America's politics don't have any exact analogs in foreign countries, but Australia's politics are probably closest to ours. (For example, my theory of "Affordable Family Formation" has received more positive response from Australians than from any other country.) Australian politics are confusing at first glance, because the Liberals are the more conservative party, while Labour is on the left, but they can provide an early warning system for American politics.
Ex-Prime Minister John Howard, who won four general elections before losing last month, is perhaps the closest foreign leader to an American Republican politician. Now that the ballot counting is finally over, it turns out that not only did Howard get booted out of the Prime Minister's job, but he also got booted out of the Australian parliament entirely, losing his seat largely due to Asian voters.
Australia doesn't have too much of an illegal immigration problem, but it's important to note that in Australia, prosperous East Asian voters have now proven a natural constituency for the left.
Phillip Coorey, Chief Political Correspondent
December 13, 2007
JOHN HOWARD conceded defeat in Bennelong yesterday. But less than a year ago the woman who vanquished him, Maxine McKew, thought her partner, Bob Hogg, was mad for recommending she try to depose the prime minister.
It was the audacity of Hogg's suggestion that horrified McKew. Stanley Melbourne Bruce was the only prime minister to lose his seat, and that was in 1929.
"I said to him: 'Are you insane? People would think that would be the ultimate vanity? Who does she think she is, taking on the prime minister?"' McKew told Margot Saville, whose book The Battle For Bennelong will be launched next week.
… On November 24 McKew ousted Howard from the seat he had held for 33 years.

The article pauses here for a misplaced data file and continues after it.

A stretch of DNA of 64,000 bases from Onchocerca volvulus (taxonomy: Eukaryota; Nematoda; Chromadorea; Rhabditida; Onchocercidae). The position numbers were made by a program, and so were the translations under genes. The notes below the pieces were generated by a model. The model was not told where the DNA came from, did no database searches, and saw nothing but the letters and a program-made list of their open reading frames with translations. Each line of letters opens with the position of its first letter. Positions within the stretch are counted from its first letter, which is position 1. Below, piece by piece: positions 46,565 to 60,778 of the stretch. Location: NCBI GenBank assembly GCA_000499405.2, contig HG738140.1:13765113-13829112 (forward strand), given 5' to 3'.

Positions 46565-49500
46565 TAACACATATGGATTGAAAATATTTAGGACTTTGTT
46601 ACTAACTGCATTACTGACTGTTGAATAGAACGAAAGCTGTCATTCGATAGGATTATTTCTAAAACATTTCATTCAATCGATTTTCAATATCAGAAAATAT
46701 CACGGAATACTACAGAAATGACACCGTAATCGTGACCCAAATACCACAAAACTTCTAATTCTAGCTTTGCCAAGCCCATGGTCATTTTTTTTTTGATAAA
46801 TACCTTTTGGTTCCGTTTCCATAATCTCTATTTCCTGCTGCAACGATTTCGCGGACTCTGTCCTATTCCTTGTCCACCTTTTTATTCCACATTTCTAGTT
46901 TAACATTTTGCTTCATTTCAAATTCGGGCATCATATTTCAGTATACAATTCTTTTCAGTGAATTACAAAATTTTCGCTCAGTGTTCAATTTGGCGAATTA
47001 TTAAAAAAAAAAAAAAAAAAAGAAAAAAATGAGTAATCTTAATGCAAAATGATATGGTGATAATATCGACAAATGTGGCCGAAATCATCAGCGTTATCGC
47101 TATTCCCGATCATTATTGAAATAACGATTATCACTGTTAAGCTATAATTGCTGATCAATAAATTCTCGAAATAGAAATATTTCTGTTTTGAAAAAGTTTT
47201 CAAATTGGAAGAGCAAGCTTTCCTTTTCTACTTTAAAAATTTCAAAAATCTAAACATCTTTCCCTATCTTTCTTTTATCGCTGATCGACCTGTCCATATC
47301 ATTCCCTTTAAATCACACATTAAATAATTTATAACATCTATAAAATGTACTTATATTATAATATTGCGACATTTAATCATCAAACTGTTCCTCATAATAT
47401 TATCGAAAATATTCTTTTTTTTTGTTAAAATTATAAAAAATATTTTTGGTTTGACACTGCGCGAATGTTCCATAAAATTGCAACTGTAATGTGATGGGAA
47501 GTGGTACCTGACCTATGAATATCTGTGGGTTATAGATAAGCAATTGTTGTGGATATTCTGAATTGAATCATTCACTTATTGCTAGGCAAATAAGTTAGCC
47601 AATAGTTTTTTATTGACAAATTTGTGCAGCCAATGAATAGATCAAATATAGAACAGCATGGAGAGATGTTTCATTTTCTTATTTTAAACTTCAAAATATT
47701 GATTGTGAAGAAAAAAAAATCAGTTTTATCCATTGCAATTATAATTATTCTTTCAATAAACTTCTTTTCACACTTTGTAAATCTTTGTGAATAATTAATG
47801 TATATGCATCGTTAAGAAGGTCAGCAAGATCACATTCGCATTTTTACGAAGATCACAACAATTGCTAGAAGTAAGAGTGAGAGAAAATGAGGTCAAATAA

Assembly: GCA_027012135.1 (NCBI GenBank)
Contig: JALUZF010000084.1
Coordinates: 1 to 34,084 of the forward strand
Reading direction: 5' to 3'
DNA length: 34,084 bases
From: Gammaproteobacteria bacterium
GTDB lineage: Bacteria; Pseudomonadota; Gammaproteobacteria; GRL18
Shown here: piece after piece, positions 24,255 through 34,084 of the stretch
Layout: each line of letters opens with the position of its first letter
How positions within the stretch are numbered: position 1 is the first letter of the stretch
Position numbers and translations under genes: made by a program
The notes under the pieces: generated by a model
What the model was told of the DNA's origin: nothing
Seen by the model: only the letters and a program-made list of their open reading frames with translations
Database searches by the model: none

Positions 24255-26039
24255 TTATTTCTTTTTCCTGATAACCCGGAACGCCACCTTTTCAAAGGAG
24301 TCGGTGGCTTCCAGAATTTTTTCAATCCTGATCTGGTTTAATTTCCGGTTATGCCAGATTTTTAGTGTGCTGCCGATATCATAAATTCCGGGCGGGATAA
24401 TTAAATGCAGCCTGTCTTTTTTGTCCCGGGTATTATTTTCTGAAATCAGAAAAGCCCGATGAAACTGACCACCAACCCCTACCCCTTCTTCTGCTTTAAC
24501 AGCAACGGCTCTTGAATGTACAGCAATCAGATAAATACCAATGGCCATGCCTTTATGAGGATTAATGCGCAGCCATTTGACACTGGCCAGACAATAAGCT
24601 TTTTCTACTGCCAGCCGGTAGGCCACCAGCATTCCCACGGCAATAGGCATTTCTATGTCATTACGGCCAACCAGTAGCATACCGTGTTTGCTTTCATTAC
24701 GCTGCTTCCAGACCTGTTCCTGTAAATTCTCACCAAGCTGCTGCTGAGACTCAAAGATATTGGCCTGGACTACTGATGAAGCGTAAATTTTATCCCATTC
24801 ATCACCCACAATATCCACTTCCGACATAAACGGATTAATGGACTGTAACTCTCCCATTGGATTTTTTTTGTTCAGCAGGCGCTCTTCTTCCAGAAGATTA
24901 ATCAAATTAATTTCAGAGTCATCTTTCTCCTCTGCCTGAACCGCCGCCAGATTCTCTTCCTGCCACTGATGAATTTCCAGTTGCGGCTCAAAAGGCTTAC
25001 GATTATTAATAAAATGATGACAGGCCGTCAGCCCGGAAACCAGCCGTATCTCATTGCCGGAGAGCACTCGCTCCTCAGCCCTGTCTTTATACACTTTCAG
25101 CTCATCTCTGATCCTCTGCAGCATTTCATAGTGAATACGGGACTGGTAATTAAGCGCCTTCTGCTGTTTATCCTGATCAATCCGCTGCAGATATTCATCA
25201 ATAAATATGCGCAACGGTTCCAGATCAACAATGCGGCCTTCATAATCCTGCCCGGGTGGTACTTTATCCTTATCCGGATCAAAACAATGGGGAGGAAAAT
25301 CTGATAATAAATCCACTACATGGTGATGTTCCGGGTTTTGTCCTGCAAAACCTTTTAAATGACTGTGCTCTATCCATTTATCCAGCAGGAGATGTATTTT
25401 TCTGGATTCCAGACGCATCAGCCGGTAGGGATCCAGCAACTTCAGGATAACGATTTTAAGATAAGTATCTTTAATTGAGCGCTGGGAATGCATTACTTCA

As the book reveals, it was due largely to a clinical targeting of Bennelong's above-average number of non-English-speaking, foreign-born and predominantly Asian voters. …
Labor headquarters sent into action a "crack team" of "Chinese- and Korean-speaking twentysomethings" to liaise with the Asian communities. Saville told the Herald the operatives were groomed through the Young Labor movement and worked the party's Electrac data system incessantly to target Asian voters with emails and visits.
They later integrated themselves into the largely Asian Maxine Support Group, or MSG. [!]
McKew's campaign office secured a phone number that ended in 888 because many Chinese believe 8 to be a lucky number.
Thousands of how-to-vote guides in Chinese and Korean were printed and delivered, as were testimonials from prominent members of the Asian community.
Rudd's daughter, Jessica, and her new Hong-Kong-born husband, Albert Tse, were used frequently.
In the final week of the campaign they accompanied McKew at a function at the Eastwood Chinese Senior Citizens Club. Tse gave a speech in Cantonese, Jessica Rudd in Mandarin. The Chinese-language newspaper Sing Tao ran the story on its front page.
Rudd's own affinity with
, evidenced by his command of Mandarin, was pivotal, as was Howard's earlier attitude to Pauline Hanson's One Nation and his controversial 1988 comments on Asian immigration. China
On the last day of the campaign, Sing Tao's front page carried the story of the race-hate pamphlet scandal in the seat of Lindsay. Next to it was a story mentioning Howard's 1988 comments.
A day later, voters handed Maxine McKew her place in history.